Amazon is getting into healthcare, and according to Business Insider, stocks from many of the major players in the pharmaceutical industry have already began to take a bit of a nosedive.
According to a review of records by the St. Louis Post-Dispatch, Amazon has been greenlit for wholesale pharmacy licenses in at least 12 states, including Nevada, Arizona, North Dakota, Louisiana, Alabama, New Jersey, Michigan, Connecticut, Idaho, New Hampshire, Oregon and Tennessee.
Oh, and don’t forget Maine. Their license is still pending.
A source-based report tipped off CNBC earlier this month that Amazon would decide before Thanksgiving whether to move into selling prescription drugs online, though despite the licenses, that doesn’t necessarily mean this is will be true.
Drug supply chain researcher, Nicodemo Fiorentino, stated that Amazon will still need to obtain a pharmacy license, and so they won’t exactly begin shipping prescription drugs or devices directly to consumers. Per Fiorentino, simply seeing the licenses gives us some clues, but it doesn’t paint a whole picture.
What can be said is it is certainly ironic for the Internet giant to assign the licenses on the same day President Trump made an early announcement regarding opioids being a big enough problem to declare a public health emergency.
Not only that, but the Wall Street Journal reported that CVS has offered to buy health-insurance company, Aetna, sending the stock tearing even higher.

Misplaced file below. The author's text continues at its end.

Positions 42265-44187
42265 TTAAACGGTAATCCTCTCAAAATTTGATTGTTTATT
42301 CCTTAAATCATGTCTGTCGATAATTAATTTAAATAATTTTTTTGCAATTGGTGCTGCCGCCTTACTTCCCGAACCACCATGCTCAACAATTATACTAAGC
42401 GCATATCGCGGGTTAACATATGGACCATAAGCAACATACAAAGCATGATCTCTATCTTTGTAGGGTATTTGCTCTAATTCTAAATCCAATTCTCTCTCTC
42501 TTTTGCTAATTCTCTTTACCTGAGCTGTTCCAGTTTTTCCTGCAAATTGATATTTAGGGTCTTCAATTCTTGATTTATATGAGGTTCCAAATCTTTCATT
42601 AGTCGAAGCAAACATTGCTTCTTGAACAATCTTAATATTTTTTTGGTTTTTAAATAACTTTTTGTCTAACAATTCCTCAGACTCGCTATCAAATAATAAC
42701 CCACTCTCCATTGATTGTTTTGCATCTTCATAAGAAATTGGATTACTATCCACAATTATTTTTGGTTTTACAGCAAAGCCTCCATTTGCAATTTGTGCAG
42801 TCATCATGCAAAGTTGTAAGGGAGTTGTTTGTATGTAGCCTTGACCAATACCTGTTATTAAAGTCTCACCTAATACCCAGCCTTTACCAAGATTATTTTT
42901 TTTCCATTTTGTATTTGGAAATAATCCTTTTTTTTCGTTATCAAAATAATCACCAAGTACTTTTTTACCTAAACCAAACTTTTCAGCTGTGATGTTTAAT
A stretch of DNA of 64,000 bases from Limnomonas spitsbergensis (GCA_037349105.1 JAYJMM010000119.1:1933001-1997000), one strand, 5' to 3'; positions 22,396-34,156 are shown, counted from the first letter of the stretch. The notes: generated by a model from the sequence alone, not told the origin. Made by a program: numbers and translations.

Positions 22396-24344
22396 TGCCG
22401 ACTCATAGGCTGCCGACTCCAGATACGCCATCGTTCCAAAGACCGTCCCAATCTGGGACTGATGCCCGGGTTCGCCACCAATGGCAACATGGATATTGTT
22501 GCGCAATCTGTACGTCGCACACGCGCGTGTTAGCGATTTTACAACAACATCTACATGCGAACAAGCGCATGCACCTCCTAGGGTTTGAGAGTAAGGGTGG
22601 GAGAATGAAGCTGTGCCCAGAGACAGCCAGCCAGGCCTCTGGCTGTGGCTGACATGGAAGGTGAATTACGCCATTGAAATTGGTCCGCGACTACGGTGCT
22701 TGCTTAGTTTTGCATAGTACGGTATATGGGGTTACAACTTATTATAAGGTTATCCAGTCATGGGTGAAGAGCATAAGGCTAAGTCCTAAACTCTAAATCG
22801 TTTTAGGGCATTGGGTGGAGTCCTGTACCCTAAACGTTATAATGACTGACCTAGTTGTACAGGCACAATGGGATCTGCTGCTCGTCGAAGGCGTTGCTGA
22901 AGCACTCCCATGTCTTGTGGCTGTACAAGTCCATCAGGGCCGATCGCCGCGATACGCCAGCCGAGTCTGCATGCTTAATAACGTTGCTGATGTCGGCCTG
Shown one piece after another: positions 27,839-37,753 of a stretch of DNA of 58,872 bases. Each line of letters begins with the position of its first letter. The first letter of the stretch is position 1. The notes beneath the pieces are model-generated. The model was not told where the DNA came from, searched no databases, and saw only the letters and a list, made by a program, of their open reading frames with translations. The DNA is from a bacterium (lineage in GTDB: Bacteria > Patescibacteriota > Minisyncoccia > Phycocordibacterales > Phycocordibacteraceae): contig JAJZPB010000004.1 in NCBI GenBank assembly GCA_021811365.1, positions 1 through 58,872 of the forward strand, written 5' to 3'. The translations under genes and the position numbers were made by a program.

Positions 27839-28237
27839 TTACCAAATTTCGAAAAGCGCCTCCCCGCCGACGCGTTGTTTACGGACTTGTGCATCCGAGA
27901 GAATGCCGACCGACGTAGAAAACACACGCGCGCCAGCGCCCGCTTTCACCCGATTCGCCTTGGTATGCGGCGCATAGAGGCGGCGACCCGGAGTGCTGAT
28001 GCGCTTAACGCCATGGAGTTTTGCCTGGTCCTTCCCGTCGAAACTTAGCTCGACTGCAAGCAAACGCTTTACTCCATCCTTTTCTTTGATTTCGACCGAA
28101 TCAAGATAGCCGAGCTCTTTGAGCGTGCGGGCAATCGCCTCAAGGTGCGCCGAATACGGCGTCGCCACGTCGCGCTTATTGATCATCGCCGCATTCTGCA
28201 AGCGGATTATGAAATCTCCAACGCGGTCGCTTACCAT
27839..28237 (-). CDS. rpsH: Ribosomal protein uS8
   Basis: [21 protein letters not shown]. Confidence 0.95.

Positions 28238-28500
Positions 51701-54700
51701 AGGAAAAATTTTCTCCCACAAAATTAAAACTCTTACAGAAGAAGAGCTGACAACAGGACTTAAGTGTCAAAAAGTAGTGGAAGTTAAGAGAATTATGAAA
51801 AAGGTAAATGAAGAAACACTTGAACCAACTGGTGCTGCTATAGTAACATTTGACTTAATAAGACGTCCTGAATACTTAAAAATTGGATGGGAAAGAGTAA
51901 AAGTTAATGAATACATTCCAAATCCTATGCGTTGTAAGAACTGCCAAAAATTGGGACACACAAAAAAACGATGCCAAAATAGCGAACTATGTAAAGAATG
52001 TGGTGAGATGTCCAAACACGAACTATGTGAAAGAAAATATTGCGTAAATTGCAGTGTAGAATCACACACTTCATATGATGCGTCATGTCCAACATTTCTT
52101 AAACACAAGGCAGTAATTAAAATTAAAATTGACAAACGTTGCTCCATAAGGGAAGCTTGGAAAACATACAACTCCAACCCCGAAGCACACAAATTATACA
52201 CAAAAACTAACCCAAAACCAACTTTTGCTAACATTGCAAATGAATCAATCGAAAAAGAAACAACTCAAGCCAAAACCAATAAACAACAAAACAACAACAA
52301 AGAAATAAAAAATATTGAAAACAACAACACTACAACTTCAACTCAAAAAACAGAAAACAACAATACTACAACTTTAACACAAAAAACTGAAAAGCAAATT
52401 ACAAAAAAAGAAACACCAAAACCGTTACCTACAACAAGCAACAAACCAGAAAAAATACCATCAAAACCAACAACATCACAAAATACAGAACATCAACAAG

It’s not unusual for Amazon to put the competitive squeeze across a sundry of industries. Amazon has been putting to use its expansive reach and logistical muscle to threaten other companies to step up and get more creative in their efforts.
Naturally, with Amazon entering the healthcare industry game, this move threatens companies that ship and sell medicines to consumers.
Amazon’s looming and shadowy presence is already being felt by retailers and companies who sell over the counter drugs. According to Bloomberg, analysts have speculated that Amazon could soon enter the business of selling prescription drugs.
Amazon, however, has remained quiet on the subject, stating that the company does not respond to “rumors and speculation.”